A Hays native and Fort Hays State University alumna returned to campus Thursday to offer political science students some insight to possible careers, but she also offered a view of a political system in need of change.

Linda Murphy Tavlarios told a small group of students, faculty and community members in the Memorial Union Prairie Room how, following her 1981 graduation with a political science degree from FHSU, she worked for Sen. Bob Dole, then moved into a career that included working trading commodities for the Chicago Mercantile Exchange in London, oil futures for Goldman Sachs in New York City and then for Chicago-based companies in the market data business.

Since 1988, she also has raised money for Republican presidential candidates, including Sen. John McCain, former Massachusetts Gov. Mitt Romney and former Florida Gov. Jeb Bush.

“That is a lonely, godforsaken thing to do,” Tavlarios said of campaign fundraising. “It’s hard, and that’s why I have to do it. I look at it as my patriotic duty.

“I think it’s very important who our president is. So I try to get behind people who I think will be good for that job, and I help them raise money,” she said.

She is a “bundler,” she said, not just contributing to campaigns, but gathering other contributors and often working with hundreds of thousands or even millions of dollars at a time.

“It's an anachronistic thing to do. It's weird,” she said.

It’s also a system in need of change, she told those gathered.

The U.S. Supreme Court decision on Citizens United v. FEC — in which the court ruled the federal government’s restrictions on political spending by corporations and unions was unconstitutional — online campaign fundraising and anonymous campaign donations have put democracy in danger, she said.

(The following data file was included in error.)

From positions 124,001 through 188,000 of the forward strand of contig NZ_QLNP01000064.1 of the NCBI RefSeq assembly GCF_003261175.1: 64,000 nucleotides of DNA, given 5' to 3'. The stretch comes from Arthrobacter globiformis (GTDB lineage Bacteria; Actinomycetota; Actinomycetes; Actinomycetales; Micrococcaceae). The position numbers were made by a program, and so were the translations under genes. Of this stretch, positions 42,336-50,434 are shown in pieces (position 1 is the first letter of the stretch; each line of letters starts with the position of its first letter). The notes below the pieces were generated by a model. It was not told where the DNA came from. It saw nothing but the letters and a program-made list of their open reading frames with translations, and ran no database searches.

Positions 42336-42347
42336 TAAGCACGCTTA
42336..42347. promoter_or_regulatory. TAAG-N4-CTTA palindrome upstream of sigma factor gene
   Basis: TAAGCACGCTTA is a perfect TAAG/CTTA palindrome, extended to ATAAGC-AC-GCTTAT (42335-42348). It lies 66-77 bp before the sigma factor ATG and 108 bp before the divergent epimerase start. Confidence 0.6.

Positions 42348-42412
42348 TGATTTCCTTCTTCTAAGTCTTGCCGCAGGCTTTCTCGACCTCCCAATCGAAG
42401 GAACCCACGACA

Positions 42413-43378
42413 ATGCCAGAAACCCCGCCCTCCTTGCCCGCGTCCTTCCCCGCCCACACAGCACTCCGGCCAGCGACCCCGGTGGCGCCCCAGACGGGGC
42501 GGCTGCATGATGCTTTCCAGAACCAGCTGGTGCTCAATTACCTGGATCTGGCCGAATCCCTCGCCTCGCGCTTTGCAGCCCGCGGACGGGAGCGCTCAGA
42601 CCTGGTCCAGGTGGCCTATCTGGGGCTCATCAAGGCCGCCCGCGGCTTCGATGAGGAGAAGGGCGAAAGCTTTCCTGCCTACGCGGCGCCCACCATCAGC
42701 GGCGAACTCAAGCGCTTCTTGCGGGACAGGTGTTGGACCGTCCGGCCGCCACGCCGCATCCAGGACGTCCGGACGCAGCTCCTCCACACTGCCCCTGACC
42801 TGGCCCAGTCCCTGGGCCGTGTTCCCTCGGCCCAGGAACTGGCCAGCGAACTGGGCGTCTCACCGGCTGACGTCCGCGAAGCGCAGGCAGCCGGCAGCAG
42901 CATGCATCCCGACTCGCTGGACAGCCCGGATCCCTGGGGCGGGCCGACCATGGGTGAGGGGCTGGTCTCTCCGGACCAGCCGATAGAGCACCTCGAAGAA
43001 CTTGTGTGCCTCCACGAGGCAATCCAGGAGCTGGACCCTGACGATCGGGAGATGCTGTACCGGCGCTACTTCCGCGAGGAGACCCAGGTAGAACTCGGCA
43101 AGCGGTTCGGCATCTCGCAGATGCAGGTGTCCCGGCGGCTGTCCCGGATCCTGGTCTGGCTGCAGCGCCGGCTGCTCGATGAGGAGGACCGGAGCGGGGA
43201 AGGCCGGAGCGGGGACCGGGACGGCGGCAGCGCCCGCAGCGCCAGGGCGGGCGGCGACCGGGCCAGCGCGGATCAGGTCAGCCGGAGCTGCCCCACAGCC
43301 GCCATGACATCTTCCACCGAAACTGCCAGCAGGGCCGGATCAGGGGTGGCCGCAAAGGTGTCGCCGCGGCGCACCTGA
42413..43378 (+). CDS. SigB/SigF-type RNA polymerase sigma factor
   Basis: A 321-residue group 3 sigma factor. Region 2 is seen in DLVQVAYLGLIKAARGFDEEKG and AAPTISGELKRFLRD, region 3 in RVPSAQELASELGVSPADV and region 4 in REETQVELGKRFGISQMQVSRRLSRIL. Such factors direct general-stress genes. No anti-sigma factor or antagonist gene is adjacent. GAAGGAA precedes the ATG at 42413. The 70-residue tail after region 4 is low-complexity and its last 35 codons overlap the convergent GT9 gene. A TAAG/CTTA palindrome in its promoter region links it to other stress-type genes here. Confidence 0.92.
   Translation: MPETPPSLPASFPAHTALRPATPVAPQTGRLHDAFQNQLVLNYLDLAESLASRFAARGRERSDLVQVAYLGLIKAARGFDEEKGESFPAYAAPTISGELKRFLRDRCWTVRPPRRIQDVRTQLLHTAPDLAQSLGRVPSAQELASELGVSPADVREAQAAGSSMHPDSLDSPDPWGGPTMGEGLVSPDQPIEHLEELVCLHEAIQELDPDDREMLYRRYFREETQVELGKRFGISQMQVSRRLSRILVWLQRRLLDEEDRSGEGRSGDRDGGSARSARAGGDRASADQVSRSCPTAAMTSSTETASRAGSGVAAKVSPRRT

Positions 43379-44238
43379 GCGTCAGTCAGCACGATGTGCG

“Given what’s happened with money, Citizens United and everything, how this changed our government in ways that are pretty bad,” she said. “I think if there’s a tipping point, we have reached it.”

Online and anonymous donations should not be allowed, she said.

“You don’t have to report anything under $200, and when you start seeing millions and millions of people — as someone who knows how hard it is to get money out of people for politicians, I don’t believe it. I frankly don’t believe all the donations I see happening online,” she said.

“I think that’s something we have to be very careful about, and we’re finding out more and more about that now with what’s happening with Russian interference in our elections. I think that’s been going on for quite some time, and not just Russia,” Tavlarios said.

“I don’t think you should be able to give a penny to a politician without owning up to it,” she said.

There is a solution, she said, but it’s something the country is probably not ready for.

“The way to get the influence out of money is to get the money out of politics, and it’s as simple as that,” she said.

“How do you stop it from happening? You go British,” she said in answering a student’s questions of how to stop the influence of big money on politicians, referring to Britain’s more restrictive campaign finance laws.

“The only way to stop people from having access from giving money to politicians is to not let people give money to politicians,” she said.

Aside from a significant crisis in the country, she doesn’t see that happening, however.

She remains somewhat optimistic about the direction of the country and its political system, however, she said.

“My outlook is optimistic because I’m an American and I just know we have all the tools at our disposal to solve the problem. But it does depend on people. I feel like people are a little bit asleep, a little bit complacent,” she said.

“I’m optimistic as long as I keep seeing that people are talking about this and wanting to really get active about it. That’s what it’s going to take, I think. That kind of rabble-rousing thing. We may be coming to that point.”